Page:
Stow writes, but does not produce sufficient authority for the fact, that this church was some time a synagogue of the Jews; then a parish church; and afterwards a chapel to St. Olave in the Jewry: and was again made a parish church in the Edward IV. But in this Stow was mistaken, for it is certain, that this church, or chapel, was made parochial, and a vicarage ordained and endowed by Thomas Kemp, bishop of London, with per ann. in Hen. VI. which was years sooner.

This church sharing the common fate in the dreadful fire of London in , the present structure was erected in its stead about years after.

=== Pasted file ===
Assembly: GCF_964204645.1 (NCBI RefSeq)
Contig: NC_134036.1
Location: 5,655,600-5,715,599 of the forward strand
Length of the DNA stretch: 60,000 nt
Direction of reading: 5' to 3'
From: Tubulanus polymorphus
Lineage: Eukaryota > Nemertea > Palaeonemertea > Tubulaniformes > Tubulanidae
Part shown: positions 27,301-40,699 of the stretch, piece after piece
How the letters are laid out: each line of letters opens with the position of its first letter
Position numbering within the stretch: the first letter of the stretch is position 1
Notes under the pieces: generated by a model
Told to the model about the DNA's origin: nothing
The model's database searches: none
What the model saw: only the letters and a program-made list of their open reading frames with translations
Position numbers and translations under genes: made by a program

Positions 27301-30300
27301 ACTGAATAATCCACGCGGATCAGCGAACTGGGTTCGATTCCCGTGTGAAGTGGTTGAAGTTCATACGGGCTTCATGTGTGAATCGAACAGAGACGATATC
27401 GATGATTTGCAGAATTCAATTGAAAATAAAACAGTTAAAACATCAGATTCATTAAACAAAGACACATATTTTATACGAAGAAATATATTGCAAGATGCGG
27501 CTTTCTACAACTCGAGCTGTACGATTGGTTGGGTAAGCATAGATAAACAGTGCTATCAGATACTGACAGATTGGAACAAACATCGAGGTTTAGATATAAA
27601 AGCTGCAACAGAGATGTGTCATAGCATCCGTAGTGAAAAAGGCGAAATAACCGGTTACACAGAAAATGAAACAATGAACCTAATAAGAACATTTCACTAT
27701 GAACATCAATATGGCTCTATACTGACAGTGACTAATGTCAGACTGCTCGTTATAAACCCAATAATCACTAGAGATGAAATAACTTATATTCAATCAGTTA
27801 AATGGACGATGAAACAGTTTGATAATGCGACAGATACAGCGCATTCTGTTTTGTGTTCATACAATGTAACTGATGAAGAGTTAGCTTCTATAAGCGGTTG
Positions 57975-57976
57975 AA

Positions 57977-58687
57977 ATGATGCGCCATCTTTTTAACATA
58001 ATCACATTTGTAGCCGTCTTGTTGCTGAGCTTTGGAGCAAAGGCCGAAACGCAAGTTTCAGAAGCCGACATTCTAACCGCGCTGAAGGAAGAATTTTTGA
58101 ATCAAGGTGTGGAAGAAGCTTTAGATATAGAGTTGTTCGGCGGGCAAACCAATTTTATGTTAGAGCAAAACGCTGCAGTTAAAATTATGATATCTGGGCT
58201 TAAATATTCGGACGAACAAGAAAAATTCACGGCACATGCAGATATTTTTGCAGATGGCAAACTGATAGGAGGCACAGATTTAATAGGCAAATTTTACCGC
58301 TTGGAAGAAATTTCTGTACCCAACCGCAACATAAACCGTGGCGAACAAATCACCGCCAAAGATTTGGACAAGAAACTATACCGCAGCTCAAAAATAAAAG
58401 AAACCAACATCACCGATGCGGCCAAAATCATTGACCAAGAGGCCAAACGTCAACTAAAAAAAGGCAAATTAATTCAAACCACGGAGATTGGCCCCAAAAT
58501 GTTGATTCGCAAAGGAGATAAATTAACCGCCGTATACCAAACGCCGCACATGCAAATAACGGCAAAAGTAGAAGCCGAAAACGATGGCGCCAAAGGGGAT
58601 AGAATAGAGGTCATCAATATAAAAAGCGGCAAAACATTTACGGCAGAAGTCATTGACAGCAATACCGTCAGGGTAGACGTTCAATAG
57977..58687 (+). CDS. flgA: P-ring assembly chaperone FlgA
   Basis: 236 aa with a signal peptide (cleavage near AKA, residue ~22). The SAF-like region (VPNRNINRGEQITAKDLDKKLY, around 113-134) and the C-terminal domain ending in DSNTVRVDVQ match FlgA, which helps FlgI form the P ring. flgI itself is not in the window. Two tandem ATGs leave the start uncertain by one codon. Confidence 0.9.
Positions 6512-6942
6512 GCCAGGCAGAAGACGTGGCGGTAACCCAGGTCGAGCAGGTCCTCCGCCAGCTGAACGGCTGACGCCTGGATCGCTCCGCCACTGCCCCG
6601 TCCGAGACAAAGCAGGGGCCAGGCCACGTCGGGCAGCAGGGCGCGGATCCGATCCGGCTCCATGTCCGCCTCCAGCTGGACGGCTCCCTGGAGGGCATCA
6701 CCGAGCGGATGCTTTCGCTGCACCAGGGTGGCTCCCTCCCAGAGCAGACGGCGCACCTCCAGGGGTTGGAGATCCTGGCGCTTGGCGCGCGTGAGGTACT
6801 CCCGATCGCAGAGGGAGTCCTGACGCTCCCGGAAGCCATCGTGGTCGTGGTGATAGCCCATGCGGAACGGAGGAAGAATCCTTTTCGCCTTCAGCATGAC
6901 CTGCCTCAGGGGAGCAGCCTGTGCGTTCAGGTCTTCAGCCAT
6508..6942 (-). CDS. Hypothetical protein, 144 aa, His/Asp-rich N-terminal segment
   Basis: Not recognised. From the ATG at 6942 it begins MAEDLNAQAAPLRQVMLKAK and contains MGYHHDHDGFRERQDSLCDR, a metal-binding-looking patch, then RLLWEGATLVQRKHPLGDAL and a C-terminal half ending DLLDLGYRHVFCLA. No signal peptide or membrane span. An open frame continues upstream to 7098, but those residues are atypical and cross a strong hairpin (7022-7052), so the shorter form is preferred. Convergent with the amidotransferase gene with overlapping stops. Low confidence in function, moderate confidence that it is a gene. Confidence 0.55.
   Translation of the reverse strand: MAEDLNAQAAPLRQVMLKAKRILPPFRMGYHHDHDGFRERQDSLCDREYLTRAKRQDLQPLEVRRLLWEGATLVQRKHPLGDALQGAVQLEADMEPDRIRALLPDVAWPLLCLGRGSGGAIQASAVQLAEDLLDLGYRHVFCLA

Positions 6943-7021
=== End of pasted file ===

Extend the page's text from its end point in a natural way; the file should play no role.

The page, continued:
It is situated on the west side of ; the east end and the south side are open; the west and north fronts being partly concealed by the adjacent buildings. At the north-west angle of the church is a square tower, the upper story of which is seen above the church, and has an arched window in each face; the elevation is finished with a parapet, and the whole surmounted by a square turret leaded, and ending in a dwarf spire crowned with a vane; the south side of the church has lofty arched windows; the from the east walled up, and an arched entrance beneath the from the west; the elevation is finished with a cornice and parapet; the wall is brick composed with stone-dressings. The east front is faced with stone; it is made into a central and lateral divisions; the former had until the repair of , a large

408